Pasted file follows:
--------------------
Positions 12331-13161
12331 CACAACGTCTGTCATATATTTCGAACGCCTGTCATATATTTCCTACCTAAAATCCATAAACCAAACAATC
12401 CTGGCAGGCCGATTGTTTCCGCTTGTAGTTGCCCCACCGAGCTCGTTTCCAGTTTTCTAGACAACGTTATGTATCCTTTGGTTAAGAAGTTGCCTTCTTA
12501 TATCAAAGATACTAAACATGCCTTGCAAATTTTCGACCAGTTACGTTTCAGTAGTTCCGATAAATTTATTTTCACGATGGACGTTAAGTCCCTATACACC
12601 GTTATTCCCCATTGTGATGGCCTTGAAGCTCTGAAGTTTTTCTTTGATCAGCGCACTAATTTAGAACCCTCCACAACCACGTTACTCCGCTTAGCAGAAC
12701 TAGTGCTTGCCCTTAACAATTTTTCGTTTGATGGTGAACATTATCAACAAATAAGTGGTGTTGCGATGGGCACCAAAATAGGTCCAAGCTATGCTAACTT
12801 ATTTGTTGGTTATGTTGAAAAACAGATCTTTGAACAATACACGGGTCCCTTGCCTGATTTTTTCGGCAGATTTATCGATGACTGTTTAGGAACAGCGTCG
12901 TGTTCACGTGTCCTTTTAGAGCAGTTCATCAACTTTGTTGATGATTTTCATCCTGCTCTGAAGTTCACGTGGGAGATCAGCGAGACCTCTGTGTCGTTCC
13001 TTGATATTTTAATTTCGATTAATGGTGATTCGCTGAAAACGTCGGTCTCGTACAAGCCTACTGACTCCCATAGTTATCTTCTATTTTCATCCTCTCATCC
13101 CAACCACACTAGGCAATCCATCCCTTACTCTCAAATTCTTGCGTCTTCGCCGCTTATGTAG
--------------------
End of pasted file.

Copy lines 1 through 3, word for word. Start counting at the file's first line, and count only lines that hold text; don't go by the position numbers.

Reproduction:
Positions 12331-13161
12331 CACAACGTCTGTCATATATTTCGAACGCCTGTCATATATTTCCTACCTAAAATCCATAAACCAAACAATC
12401 CTGGCAGGCCGATTGTTTCCGCTTGTAGTTGCCCCACCGAGCTCGTTTCCAGTTTTCTAGACAACGTTATGTATCCTTTGGTTAAGAAGTTGCCTTCTTA